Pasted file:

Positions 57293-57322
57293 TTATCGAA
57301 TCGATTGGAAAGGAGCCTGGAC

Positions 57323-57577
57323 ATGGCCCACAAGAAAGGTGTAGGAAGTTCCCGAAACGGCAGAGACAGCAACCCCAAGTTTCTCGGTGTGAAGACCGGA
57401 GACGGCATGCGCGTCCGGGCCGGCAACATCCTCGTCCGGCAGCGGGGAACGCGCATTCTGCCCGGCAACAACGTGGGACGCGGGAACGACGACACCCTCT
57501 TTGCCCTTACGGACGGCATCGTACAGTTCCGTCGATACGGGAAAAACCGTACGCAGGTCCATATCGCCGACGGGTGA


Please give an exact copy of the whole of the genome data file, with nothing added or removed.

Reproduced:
Positions 57293-57322
57293 TTATCGAA
57301 TCGATTGGAAAGGAGCCTGGAC

Positions 57323-57577
57323 ATGGCCCACAAGAAAGGTGTAGGAAGTTCCCGAAACGGCAGAGACAGCAACCCCAAGTTTCTCGGTGTGAAGACCGGA
57401 GACGGCATGCGCGTCCGGGCCGGCAACATCCTCGTCCGGCAGCGGGGAACGCGCATTCTGCCCGGCAACAACGTGGGACGCGGGAACGACGACACCCTCT
57501 TTGCCCTTACGGACGGCATCGTACAGTTCCGTCGATACGGGAAAAACCGTACGCAGGTCCATATCGCCGACGGGTGA